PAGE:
Monday, December 06, 2004


One of my favorite poems

One night I had a wondrous dream.
One set of footprints there was seen--
The footprints of my precious Lord,
But mine were not along the shore.
And then some stranger prints appeared.
So, I asked the Lord, “What have we here?
Those prints are large and round and neat,
But, Lord, they are too big for feet.”
“My child,” He said in somber tones,
“For miles I carried you alone,
But you refused and made me wait.
You disobeyed. You wouldn’t grow.
The walk of faith you would not know.
So, I got tired, I got fed up,
And there I dropped you on your butt
Because in life there comes a time
When one must fight and one must climb;
When one must rise and take a stand,
Or leave their butt prints in the sand.”


Just when I thought I'd heard it all

Evolution, on the other hand, is at the center of all life science, much physical science (as in geology), and applied fields such as medicine and agriculture.
I have become accustomed to evolutionists overplaying their hand, but this goes beyond the pale. Apparently, common descent not only informs biology, but the physical sciences as well. Pray tell, Gross and Forrest, how in the hell is the theory of common descent central to uniformitarianism and plate tectonics?

My advice to Gross and Forrest: if you two are going to share a brain, then at least get one that works.



Arius, a 4th century Alexandrian priest, is my favorite theologian. Athanasius, who led a smear campaign against Arius, quoted the following excerpts from Arius' Thalia:

`God was not always a Father;' but `once God was alone, and not yet a Father, but afterwards He became a Father.' `The Son was not always;' for, whereas all things were made out of nothing, and all existing creatures and works were made, so the Word of God Himself was `made out of nothing,' and `once He was not,' and `He was not before His origination,' but He as others `had an origin of creation.' `For God,' he says, `was alone, and the Word as yet was not, nor the Wisdom. Then, wishing to form us, thereupon He made a certain one, and named Him Word and Wisdom and Son, that He might form us by means of Him.' Accordingly, he says that there are two wisdoms, first, the attribute co-existent with God, and next, that in this wisdom the Son was originated, and was only named Wisdom and Word as partaking of it. `For Wisdom,' saith he, `by the will of the wise God, had its existence in Wisdom.' In like manner, he says, that there is another Word in God besides the Son, and that the Son again, as partaking of it, is named Word and Son according to grace...And by nature, as all others, so the Word Himself is alterable, and remains good by His own free will, while He chooseth; when, however, He wills, He can alter as we can, as being of an alterable nature. For `therefore,' saith he, `as foreknowing that He would be good, did God by anticipation bestow on Him this glory, which afterwards, as man, He attained from virtue. Thus in consequence of His works fore-known22 , did God bring it to pass that He being such, should come to be.'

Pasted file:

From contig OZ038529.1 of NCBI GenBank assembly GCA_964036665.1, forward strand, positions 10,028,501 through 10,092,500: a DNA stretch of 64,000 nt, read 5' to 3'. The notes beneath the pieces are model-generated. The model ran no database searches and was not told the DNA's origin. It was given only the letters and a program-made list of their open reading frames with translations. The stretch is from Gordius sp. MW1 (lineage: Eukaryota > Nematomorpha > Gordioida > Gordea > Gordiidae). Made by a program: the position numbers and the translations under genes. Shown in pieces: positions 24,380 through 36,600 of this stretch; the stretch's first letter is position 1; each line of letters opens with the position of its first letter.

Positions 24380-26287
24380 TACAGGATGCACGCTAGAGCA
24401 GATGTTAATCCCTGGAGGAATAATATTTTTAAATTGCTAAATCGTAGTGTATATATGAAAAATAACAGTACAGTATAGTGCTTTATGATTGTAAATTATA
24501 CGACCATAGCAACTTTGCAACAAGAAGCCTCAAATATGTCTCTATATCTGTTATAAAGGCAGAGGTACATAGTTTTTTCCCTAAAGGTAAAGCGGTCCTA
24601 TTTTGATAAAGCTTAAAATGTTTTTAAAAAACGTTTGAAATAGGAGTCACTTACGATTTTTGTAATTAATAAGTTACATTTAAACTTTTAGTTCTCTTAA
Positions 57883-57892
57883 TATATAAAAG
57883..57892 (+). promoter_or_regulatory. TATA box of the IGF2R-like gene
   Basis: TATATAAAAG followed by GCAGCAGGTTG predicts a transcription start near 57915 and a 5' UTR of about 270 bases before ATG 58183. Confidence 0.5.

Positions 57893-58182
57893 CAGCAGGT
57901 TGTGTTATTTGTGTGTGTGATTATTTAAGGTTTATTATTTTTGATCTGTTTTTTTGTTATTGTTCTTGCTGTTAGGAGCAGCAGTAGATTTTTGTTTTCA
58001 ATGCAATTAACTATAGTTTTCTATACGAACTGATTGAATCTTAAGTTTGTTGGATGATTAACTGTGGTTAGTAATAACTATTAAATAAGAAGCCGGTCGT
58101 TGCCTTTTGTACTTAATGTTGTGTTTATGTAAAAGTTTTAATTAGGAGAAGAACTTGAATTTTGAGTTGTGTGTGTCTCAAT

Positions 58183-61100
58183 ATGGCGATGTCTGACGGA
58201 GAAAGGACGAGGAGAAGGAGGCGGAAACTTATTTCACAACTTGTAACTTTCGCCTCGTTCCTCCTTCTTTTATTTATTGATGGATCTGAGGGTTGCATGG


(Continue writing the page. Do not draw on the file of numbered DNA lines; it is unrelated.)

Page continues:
Moreover he has dared to say, that `the Word is not the very God;' `though He is called God, yet He is not very God,' but `by participation of grace, He, as others, is God only in name.' And, whereas all beings are foreign and different from God in essence, so too is `the Word alien and unlike in all things to the Father's essence and propriety,' but belongs to things originated and created, and is one of these. Afterwards...he has stated in his Thalia, that `even to the Son the Father is invisible,' and `the Word cannot perfectly and exactly either see or know His own Father;' but even what He knows and what He sees, He knows and sees `in proportion to His own measure,' as we also know according to our own power. For the Son, too, he says, not only knows not the Father exactly, for He fails in comprehension23 , but `He knows not even His own essence;'-and that `the essences of the Father and the Son and the Holy Ghost, are separate in nature, and estranged, and disconnected, and alien24 , and without participation of each other25 ;' and, in his own words, `utterly unlike from each other in essence and glory, unto infinity.' Thus as to `likeness of glory and essence,' he says that the Word is entirely diverse from both the Father and the Holy Ghost. With such words hath [he] spoken; maintaining that the Son is distinct by Himself, and in no respect partaker of the Father.

More thoughts later...


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